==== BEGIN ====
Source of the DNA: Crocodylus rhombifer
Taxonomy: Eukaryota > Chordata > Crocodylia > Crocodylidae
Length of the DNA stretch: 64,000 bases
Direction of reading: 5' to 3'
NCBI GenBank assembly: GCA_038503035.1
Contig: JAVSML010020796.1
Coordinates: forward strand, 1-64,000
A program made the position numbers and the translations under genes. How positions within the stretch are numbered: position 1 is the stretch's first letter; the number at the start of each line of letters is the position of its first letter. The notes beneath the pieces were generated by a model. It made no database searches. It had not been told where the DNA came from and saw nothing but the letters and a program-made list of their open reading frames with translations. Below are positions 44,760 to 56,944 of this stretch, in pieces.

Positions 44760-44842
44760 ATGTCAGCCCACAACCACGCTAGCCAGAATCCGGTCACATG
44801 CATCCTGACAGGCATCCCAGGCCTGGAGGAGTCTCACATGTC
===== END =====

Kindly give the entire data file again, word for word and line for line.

Source of the DNA: Crocodylus rhombifer
Taxonomy: Eukaryota > Chordata > Crocodylia > Crocodylidae
Length of the DNA stretch: 64,000 bases
Direction of reading: 5' to 3'
NCBI GenBank assembly: GCA_038503035.1
Contig: JAVSML010020796.1
Coordinates: forward strand, 1-64,000
A program made the position numbers and the translations under genes. How positions within the stretch are numbered: position 1 is the stretch's first letter; the number at the start of each line of letters is the position of its first letter. The notes beneath the pieces were generated by a model. It made no database searches. It had not been told where the DNA came from and saw nothing but the letters and a program-made list of their open reading frames with translations. Below are positions 44,760 to 56,944 of this stretch, in pieces.

Positions 44760-44842
44760 ATGTCAGCCCACAACCACGCTAGCCAGAATCCGGTCACATG
44801 CATCCTGACAGGCATCCCAGGCCTGGAGGAGTCTCACATGTC